As I said, I have never encountered something like this before. Oh, it's usual for a certain portion of the class to feel like that. Let's say, twenty percent. Perhaps as much as forty at the start of a class like this, composed mostly of second-years. But never the whole class! And never have I encountered such downright inability to support arguments. After a few weeks of tearing my hair out, and alarming my spouse with my alternate threats to either kill my class or just cry, I finally came to the conclusion that I was not actually cursed, but rather dealing with another outcropping of what drove the multiplication of flags. This conclusion was strengthened when we moved on to less immediately loaded material (the movie Pleasantville) and my students seemed to recover some modicum of the sophistication I expect from them.
I think it all boils down to simplification. Displaying the flag equals supporting your country. There are no possible socio-political systems but the one we have already. What we have been told is the truth. This is why propaganda works at times like this--why it can only work at times like this. Thirty years from now, if I teach a class on propaganda texts, and include some from 2001, those eighteen-year-olds are going to laugh at them. They won't be able to comprehend how anyone could accept such blunt manipulation, such transparent tactics.
A group identity of any kind depends on some sort of lowest-common denominator. Individuals within the group have their own variable identities, but there is also some sort of identifier for the group as a whole. In order for that identifier to apply to all members, it has to be broad, vague, simple. The larger the group, the simpler that identifier has to be in order to encompass all members. For something as large as a country what it genuinely boils down to is usually bare citizenship under a handful of laws within an agreed-upon geographic boundary (born there, registered there). We always seem to want more than that, though, and so we try to produce actual personality characteristics. For example, French-snootiness-cuisine, or Americans-arrogance-guns, or Japanese-workaholics-raw fish. These don't fit all members, of course, but we produce them anyway. A caricature, as it were.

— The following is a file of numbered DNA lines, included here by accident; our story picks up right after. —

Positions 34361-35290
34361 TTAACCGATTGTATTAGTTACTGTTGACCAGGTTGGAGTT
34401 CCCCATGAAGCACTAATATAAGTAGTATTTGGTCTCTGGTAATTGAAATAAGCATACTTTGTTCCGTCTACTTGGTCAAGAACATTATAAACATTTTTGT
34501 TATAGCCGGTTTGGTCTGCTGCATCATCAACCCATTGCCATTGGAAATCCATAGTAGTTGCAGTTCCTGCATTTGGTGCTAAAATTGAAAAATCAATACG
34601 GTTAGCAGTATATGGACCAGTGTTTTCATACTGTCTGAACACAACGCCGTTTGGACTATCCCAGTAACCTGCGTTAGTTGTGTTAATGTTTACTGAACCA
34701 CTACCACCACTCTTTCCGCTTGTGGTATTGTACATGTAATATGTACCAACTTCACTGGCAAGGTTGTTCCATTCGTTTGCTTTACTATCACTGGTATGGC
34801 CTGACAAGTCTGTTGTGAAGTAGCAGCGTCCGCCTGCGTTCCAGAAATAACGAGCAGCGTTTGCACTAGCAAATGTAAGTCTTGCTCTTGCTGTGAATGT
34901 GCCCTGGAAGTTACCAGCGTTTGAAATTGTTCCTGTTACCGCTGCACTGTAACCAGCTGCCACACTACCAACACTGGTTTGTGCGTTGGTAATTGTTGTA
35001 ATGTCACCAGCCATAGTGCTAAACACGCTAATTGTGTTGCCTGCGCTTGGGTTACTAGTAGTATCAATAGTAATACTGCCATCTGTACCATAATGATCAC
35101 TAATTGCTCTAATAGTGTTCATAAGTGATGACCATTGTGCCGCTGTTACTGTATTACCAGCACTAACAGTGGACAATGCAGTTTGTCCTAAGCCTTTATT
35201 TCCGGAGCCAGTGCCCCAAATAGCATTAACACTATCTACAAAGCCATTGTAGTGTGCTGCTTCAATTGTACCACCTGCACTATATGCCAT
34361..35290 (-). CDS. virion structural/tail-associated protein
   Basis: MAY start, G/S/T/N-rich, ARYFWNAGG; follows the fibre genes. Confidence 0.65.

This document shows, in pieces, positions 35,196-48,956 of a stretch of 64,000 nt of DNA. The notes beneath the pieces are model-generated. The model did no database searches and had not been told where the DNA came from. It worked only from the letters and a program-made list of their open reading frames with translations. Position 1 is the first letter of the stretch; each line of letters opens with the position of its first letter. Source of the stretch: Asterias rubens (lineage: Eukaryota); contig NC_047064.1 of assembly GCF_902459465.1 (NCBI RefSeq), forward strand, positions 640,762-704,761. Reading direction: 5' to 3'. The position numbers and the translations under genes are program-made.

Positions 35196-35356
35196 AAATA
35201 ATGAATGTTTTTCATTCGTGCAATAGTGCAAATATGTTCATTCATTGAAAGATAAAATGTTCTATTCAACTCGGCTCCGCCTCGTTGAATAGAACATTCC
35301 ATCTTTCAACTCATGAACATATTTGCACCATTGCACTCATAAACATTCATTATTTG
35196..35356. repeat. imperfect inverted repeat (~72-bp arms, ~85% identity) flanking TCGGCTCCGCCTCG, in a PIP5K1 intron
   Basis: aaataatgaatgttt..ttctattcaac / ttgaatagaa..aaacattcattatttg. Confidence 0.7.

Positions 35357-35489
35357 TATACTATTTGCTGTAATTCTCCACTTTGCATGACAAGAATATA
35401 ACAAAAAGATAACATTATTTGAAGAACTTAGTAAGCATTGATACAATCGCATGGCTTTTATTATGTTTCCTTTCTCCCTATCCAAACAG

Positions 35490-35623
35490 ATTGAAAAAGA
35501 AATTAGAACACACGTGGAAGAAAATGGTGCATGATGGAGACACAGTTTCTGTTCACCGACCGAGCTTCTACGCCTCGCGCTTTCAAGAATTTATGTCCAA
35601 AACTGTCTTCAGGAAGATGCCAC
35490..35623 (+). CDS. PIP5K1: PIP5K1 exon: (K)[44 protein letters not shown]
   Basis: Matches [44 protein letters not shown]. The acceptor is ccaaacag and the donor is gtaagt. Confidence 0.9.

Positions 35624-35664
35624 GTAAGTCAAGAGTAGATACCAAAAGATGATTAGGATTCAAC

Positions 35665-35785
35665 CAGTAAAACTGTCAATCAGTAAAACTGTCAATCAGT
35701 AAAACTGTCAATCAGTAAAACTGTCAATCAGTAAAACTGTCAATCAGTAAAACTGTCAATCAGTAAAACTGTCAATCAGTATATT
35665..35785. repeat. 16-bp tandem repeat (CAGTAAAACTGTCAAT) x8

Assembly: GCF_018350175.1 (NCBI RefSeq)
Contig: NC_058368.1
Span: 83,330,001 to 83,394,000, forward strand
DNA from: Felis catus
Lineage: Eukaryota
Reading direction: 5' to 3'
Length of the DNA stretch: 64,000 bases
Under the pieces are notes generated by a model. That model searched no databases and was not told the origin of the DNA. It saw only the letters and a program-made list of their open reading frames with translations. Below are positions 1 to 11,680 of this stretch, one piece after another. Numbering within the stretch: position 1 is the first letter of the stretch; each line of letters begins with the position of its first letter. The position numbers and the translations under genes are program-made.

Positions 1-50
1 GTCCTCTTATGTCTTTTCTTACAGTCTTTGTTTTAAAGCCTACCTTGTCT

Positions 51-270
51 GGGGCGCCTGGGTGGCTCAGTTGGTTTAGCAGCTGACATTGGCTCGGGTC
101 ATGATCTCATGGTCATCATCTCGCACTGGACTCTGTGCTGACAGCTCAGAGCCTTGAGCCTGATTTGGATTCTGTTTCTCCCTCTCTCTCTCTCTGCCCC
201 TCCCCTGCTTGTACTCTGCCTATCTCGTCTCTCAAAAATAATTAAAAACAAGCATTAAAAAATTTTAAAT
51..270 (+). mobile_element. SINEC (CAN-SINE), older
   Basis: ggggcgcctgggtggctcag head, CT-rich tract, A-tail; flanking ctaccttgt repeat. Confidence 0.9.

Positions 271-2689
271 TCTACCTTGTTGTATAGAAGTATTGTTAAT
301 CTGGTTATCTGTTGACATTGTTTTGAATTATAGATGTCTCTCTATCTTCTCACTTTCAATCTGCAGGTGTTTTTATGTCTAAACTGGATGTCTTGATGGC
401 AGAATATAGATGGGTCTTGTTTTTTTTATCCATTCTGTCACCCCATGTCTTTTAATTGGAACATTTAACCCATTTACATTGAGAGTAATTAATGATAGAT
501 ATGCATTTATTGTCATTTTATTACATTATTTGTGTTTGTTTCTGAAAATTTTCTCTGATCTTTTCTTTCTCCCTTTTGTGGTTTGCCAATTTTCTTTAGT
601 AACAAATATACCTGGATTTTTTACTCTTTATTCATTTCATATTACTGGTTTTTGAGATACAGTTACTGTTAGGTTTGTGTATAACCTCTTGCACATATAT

So think what happens when individuals are threatened on the basis of a group identity. For instance, planes were crashed in New York as a strike against "America". Everyone who participates in that group identity immediately rallies around in an attempt to protect it; that's a pretty standard response to perceived threat on any front. In order to identify as a member of that group, though, and therefore as part of the target with a right to defend, the members appeal to the group characteristics.
The problem, of course, is that the characteristics are, as noted, simplifications. Caricature. So in order to claim them and identify with them, the members in question seek to simplify themselves.
This, I believe, is what produces that intolerance for ambiguity and unwillingness to question assumptions. From the point of view of the caricature-identity, such complexities are not feasible. This is GID.
A subsidiary disorder, which I named CITL, shows up in those who participate in the group identity, but do not fall into full-blown GID. These are the people who keep a greater proportion of their individual identity at the fore, and thus have a somewhat greater tolerance for questions. They are not, however, willing to actually abandon the group identity, and so when faced with the aggression and hostility toward non-group-members displayed by victims of advanced GID, they respond by not actually voicing their perceptions of ambiguity. They Color Inside The Lines.
Everyone is coloring inside the lines, and it's kind of freaking me out. The idea that other citizens should feel they have the right to put my own citizenship in question merely because I have no intention of identifying myself according to the caricature also makes me very, very angry. Those who doubt, those who question, are just as much citizens as those who don't. And vice versa. If I hear the term "real Americans" one more time I may just move to Australia because it will then have been a terrible, horrible, no good, very bad day.
Or maybe I'll stick around and break a few heads. Wouldn't that be cathartic? Gee, wouldn't that prove my identification as an American?
I would never, of course, start doing so in my classroom, since that's against the most basic of my ethics as a teacher, but the next advertising executive I meet had better watch out.